The following is an interview with Author Mohamed Abdi, who appears in the Brad OH Inc. and Hal J. Friesen edited Anthology ‘Between the Shelves: A Tribute to Libraries by Edmonton Writers’, which you can now purchase here in either Kindle ($2.99) or Paperback ($12.50) copies. All proceeds are to be donated to the Edmonton Public Library System.
This interview was conducted by Hal J. Friesen in anticipation of the anthology’s release:
Mohamed Abdi is a Somali-Canadian Writer with a Bachelor’s Degree in Communication Studies. He loves to read mystery and historical fiction novels and has written articles for both online and print magazines. Mohamed lives in Edmonton with his wife and children.
- Did the EPL play a significant role in your own immersion into Canadian culture?
MA: Absolutely. Edmonton Public Library has played a significant role in my broad understanding of Canadian culture and enabled me to immerse myself into the culture. This comes in the form of reading different books written by diversified authors, and I have realized that much of Canadian culture is built on readership and connection with libraries. In fact, I have been partly acculturated as I like to read and borrow books from the Edmonton public library. And readership culture is created and promoted by individual societies.
- When did you make the decision to start writing in English, and why is it so important to you?
MA: My university studies exposed me to writing opportunity, through essays, etc. As a result, I have developed a passion for reading and writing in English. I wrote my first English book in 2004. This was a non-fiction book, which touched on Somalis’ plight and their displacement after the civil war of 1991. I published my second English book in 2012. This was a collection of fictitious, short stories about Somalis’ predicament and their complicated conditions in various places of the world. I think it is so important to me to write in English, for English has become a universal language whose written materials and literature can be comparatively accessed by many people. So by writing in English, I can reach out to a wider audience.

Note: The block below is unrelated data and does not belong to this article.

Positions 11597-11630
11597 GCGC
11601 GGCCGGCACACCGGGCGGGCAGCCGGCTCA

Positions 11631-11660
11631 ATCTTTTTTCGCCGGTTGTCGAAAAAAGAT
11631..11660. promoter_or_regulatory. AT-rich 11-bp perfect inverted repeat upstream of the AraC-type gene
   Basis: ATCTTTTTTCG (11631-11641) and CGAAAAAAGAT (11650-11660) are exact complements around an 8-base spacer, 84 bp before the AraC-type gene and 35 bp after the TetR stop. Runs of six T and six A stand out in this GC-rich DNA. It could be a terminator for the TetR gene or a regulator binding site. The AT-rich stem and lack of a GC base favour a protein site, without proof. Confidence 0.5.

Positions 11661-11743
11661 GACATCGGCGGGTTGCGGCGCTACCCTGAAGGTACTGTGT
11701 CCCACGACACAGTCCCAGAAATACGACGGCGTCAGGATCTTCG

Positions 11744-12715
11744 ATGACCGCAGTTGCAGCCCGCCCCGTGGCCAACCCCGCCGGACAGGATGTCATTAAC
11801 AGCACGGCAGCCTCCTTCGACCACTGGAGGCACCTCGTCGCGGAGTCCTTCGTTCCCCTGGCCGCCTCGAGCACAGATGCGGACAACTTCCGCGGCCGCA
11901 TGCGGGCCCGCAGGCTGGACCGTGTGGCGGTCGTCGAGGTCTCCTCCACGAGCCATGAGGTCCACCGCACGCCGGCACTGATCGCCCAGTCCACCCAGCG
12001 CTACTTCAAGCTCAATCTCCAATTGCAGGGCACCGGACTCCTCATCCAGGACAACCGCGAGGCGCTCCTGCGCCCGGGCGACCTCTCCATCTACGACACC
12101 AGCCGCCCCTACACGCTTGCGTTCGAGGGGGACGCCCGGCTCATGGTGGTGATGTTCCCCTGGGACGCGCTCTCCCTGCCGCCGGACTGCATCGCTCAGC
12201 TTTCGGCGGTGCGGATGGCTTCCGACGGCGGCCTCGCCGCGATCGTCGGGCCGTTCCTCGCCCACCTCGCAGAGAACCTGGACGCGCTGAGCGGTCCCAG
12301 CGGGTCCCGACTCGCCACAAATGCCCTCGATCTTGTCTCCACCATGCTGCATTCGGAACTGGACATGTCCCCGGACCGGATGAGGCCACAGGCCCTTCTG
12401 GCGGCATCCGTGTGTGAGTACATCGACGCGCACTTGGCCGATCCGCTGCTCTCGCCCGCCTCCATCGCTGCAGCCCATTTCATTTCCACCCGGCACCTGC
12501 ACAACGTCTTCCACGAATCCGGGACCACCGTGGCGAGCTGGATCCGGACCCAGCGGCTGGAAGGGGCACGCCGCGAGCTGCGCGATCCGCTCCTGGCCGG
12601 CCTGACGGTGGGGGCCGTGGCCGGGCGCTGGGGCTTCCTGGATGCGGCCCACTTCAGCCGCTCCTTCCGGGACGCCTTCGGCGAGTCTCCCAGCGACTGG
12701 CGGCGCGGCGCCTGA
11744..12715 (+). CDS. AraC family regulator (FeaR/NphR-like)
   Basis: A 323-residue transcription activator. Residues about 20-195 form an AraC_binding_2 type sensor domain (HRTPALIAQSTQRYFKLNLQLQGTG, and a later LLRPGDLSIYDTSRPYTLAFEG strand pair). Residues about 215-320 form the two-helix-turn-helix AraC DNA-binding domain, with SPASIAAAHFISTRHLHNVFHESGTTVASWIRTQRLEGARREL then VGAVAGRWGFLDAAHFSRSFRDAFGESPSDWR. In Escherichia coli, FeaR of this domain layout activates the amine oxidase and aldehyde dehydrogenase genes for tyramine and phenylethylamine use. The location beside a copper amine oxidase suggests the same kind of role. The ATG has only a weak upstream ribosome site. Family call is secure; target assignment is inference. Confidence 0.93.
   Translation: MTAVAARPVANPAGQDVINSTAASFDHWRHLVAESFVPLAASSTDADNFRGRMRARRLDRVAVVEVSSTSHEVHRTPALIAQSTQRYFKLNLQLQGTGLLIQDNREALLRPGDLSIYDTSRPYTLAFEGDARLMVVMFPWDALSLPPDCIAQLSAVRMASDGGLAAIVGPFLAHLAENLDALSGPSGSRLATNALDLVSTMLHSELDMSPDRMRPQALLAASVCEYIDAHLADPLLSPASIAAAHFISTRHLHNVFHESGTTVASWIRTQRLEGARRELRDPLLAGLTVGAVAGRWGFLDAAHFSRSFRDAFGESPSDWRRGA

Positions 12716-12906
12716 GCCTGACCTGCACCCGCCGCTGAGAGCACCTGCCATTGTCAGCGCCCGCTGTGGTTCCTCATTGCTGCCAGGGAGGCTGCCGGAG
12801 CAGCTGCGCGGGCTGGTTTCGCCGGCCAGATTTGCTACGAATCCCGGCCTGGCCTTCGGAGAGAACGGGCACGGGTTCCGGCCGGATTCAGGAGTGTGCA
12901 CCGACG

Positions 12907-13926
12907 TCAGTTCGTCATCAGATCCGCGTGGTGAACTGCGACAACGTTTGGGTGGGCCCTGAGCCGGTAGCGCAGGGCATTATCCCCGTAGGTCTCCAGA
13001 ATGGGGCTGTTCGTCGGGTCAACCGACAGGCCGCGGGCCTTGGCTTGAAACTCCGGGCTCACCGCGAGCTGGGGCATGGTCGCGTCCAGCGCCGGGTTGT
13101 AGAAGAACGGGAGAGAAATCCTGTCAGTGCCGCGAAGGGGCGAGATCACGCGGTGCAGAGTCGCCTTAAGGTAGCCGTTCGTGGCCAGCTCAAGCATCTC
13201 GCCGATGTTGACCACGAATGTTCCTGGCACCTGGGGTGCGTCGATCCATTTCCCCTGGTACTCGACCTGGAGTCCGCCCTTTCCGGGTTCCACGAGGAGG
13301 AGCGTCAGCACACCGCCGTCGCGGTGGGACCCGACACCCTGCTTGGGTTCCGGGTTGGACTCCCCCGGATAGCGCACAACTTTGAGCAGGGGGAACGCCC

- What advice would you give to other Non-Native English speakers trying to make their voices heard in English?
MA: My advice to Non-Native English speakers is to read as many books as possible, and to start putting your ink on paper and write things you have passion for, or concerned about, in other words. And you must know that your writing skill will not come overnight, but it has to start somewhere and grow gradually. So let you start somewhere and develop your writing skills onward.
- Who has inspired you as a writer?
MA: Somalia’s civil war has inspired me to become a writer. In fact, the insanity of that sinister civil war has set my mind into motion and compelled me to find responses as to why people wreck each other and take their countries apart. Why blood is spilled? Why children are orphaned? Why women are widowed? Are there alternate means of reconciling and resolving conflicts before resorting to the barrel of the gun?
- What is your next writing project? Can you tell us a little about it?
MA: I am now working on a novel (historical fiction) about Somalia, but don’t know how it will turn out or where this journey will take me, but I am determined to unleash my imagination and hone my skills for this project.
Check out Mohamed Abdi’s story “Learning From Your Library” in ‘Between the Shelves’, which you can purchase now on Amazon. And be sure to join us tonight, May 6, from 7:00-9:00PM for the official launch party in the Centennial room of the Stanley Milner Library!
-Brad OH Inc.